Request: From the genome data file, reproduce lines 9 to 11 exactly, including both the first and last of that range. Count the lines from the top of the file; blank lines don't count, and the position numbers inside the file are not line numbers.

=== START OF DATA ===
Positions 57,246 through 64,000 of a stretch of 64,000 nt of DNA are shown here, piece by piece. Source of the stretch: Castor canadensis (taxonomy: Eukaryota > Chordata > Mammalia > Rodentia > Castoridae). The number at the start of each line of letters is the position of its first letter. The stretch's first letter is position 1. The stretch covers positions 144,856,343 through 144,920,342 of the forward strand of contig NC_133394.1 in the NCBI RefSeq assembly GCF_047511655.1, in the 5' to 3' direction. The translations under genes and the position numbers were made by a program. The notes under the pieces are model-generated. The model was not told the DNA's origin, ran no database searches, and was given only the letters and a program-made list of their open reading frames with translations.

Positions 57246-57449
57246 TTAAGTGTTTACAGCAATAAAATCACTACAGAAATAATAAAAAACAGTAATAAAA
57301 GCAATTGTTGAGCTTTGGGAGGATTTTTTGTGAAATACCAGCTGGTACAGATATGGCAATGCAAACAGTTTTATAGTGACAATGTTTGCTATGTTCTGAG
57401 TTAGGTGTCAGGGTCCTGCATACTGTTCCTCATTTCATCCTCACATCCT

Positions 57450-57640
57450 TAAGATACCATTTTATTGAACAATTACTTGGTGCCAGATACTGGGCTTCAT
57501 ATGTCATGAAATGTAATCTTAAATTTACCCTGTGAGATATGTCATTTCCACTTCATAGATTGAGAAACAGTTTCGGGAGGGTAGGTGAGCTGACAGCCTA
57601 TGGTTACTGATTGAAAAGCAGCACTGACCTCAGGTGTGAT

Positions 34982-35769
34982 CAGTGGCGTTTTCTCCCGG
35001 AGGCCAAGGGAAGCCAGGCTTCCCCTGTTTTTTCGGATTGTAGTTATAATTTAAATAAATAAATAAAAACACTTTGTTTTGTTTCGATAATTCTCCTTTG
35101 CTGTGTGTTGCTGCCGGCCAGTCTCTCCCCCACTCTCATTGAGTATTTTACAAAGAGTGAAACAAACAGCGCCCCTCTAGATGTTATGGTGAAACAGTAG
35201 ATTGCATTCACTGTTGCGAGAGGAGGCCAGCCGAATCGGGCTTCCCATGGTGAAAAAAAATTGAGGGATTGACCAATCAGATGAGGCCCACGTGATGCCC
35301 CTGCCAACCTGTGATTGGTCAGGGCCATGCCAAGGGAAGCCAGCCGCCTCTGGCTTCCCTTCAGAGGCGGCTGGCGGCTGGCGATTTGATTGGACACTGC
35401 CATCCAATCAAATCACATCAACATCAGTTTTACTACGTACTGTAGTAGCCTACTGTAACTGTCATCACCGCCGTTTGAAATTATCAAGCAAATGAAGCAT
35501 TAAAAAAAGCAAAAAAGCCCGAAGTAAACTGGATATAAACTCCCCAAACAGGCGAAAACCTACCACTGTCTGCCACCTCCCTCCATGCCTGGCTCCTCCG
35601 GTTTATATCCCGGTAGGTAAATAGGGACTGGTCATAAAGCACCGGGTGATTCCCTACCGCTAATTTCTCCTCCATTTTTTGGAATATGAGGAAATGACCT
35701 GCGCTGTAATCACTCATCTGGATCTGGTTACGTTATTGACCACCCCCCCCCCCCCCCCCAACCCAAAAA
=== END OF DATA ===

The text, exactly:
57601 TGGTTACTGATTGAAAAGCAGCACTGACCTCAGGTGTGAT

Positions 34982-35769
34982 CAGTGGCGTTTTCTCCCGG